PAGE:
Dark patterns are interfaces designed to deliberately deceive users in favor of a business. These manipulative elements are money-driven, sneaky, intentional and forced. These are not user-centered experiences, but rather business-oriented tactics.
I stumbled across the term by accident. I was searching for an interesting article on UX/UI design, and the phrase popped up somewhere and caught my attention.
If you’re like me, you don’t tolerate injustice. It got me thinking… why not present all of these evil tricks in one place? That way we can all be aware of them and know what design solutions to avoid. That’s exactly what I’ve done here. Let’s dive in.
13 deceptive dark patterns
There are 13 different identified dark patterns. You will recognize most of them as common tricks in e-commerce business. These businesses use color, confusing wording, pre-checked options and strategic button placements to reach their profit goals. Big thanks to the independent User Experience consultant Harry Brignull for sharing this summed up collection of dark patterns.
1. Disguised ads
Some pushy stuff here. These are adverts disguised as content or navigation. They blend in with the page, which makes it incredibly easy for a user to unintentionally click on them.
This is the act of guilting the user for not choosing a suggested option. The content is written in a way to shame the user and make them feel bad for not signing up for a newsletter or some other desired option.
3. Bait & Switch
In this scenario, the user attempts to select a specific option, but some other undesirable thing happens instead. This leaves the user confused, frustrated and dissatisfied.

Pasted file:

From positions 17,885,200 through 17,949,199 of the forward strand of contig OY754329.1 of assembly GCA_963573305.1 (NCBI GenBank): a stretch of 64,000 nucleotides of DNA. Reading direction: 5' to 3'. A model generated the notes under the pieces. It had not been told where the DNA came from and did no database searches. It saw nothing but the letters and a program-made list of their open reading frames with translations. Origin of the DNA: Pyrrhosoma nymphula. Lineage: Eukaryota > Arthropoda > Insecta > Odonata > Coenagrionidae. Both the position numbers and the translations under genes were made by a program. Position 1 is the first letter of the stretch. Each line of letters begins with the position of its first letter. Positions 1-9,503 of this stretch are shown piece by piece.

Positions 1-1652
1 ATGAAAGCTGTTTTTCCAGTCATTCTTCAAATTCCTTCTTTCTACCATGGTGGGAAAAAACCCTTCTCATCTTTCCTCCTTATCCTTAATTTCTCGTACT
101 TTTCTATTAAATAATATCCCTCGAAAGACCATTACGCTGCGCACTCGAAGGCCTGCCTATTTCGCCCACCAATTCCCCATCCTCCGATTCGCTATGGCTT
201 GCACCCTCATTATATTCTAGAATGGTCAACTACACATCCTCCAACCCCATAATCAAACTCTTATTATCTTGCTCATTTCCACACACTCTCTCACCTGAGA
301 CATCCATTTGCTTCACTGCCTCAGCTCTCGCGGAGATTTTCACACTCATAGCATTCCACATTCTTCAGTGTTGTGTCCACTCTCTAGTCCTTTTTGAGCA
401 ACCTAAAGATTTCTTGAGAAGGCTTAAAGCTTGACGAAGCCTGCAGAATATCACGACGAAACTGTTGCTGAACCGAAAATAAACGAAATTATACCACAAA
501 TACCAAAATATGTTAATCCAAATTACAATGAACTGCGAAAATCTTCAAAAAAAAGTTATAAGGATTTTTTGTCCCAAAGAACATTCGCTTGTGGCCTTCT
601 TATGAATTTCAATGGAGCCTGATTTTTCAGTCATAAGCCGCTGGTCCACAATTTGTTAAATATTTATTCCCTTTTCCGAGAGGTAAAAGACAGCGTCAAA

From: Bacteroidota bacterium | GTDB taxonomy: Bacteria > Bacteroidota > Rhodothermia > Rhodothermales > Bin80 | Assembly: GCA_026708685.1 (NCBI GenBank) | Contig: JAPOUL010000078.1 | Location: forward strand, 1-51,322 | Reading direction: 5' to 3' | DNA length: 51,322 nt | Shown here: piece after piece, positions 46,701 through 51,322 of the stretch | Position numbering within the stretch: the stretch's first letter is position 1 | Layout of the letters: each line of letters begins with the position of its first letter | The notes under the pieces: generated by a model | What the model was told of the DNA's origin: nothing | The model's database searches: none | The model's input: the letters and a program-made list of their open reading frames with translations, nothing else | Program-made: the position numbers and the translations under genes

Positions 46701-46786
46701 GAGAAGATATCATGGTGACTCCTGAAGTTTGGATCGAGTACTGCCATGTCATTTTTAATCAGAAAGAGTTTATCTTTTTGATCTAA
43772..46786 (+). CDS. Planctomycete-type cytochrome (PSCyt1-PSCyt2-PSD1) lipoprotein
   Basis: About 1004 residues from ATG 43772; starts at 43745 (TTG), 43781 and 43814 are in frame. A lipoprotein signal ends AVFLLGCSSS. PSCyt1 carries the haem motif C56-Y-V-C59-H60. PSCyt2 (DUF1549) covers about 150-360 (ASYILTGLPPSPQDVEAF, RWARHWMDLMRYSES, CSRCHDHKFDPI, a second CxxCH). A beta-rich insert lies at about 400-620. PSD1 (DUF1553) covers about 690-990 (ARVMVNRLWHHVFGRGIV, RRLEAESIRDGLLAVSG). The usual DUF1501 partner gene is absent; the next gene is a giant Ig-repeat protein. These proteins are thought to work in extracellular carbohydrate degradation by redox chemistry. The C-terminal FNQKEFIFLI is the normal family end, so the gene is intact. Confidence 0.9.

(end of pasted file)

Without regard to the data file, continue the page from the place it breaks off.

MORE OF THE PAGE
4. Hidden costs
Look twice, because the advertised price is often far from what you will actually pay. Many e-commerce businesses are guilty of hiding extra costs. Once you add the shipping fee, cleaning fee, convenience fee and other hidden costs, it’s suddenly not the cheapest option.
5. Friend spam
You probably receive tons of e-mails claiming your friend is inviting you to join a specific service. The truth is your friend was probably tricked into connecting with you, and they had no idea it would turn into a series of spam messages. Even worse, your friend may have never signed up for anything, but you still received an e-mail that looks like a recommendation from her. Sounds like a horror story to me.
6. Forced continuity
This one is easy-peasy. The service offers you free 30-day access, but in return, you have to provide your credit card info. Seems fair, right? Sure, if you don’t mind selling your soul to the devil. Don’t fall for this trap. If you choose to accept the free trial, set a reminder to cancel your subscription on time. Otherwise, you’ll keep getting charged.
This dark pattern design forces you to focus on one thing just to distract you from another. Your reflex actions could send you far, far away from what you had in mind. So, take your time before you click click click.
8. Roach motel
With this one, it’s easy to get in, but nearly impossible to get out. You joined a service in just two clicks. But when you decide it’s time to bail, you end up playing a game of escape room.